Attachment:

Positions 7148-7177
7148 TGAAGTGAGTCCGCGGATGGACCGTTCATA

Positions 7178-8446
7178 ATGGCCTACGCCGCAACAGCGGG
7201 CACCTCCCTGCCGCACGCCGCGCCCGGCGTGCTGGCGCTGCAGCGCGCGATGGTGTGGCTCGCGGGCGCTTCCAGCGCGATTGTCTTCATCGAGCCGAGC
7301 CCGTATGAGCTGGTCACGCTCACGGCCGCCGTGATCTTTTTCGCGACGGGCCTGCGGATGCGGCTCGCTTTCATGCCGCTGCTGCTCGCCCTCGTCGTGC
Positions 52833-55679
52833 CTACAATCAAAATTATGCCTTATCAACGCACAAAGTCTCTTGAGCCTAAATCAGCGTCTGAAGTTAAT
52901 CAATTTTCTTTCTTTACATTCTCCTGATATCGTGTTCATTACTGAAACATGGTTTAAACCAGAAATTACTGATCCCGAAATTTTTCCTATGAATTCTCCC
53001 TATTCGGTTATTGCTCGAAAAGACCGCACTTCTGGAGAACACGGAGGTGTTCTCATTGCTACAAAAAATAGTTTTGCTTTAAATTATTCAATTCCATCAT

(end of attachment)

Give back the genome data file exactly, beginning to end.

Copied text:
Positions 7148-7177
7148 TGAAGTGAGTCCGCGGATGGACCGTTCATA

Positions 7178-8446
7178 ATGGCCTACGCCGCAACAGCGGG
7201 CACCTCCCTGCCGCACGCCGCGCCCGGCGTGCTGGCGCTGCAGCGCGCGATGGTGTGGCTCGCGGGCGCTTCCAGCGCGATTGTCTTCATCGAGCCGAGC
7301 CCGTATGAGCTGGTCACGCTCACGGCCGCCGTGATCTTTTTCGCGACGGGCCTGCGGATGCGGCTCGCTTTCATGCCGCTGCTGCTCGCCCTCGTCGTGC
Positions 52833-55679
52833 CTACAATCAAAATTATGCCTTATCAACGCACAAAGTCTCTTGAGCCTAAATCAGCGTCTGAAGTTAAT
52901 CAATTTTCTTTCTTTACATTCTCCTGATATCGTGTTCATTACTGAAACATGGTTTAAACCAGAAATTACTGATCCCGAAATTTTTCCTATGAATTCTCCC
53001 TATTCGGTTATTGCTCGAAAAGACCGCACTTCTGGAGAACACGGAGGTGTTCTCATTGCTACAAAAAATAGTTTTGCTTTAAATTATTCAATTCCATCAT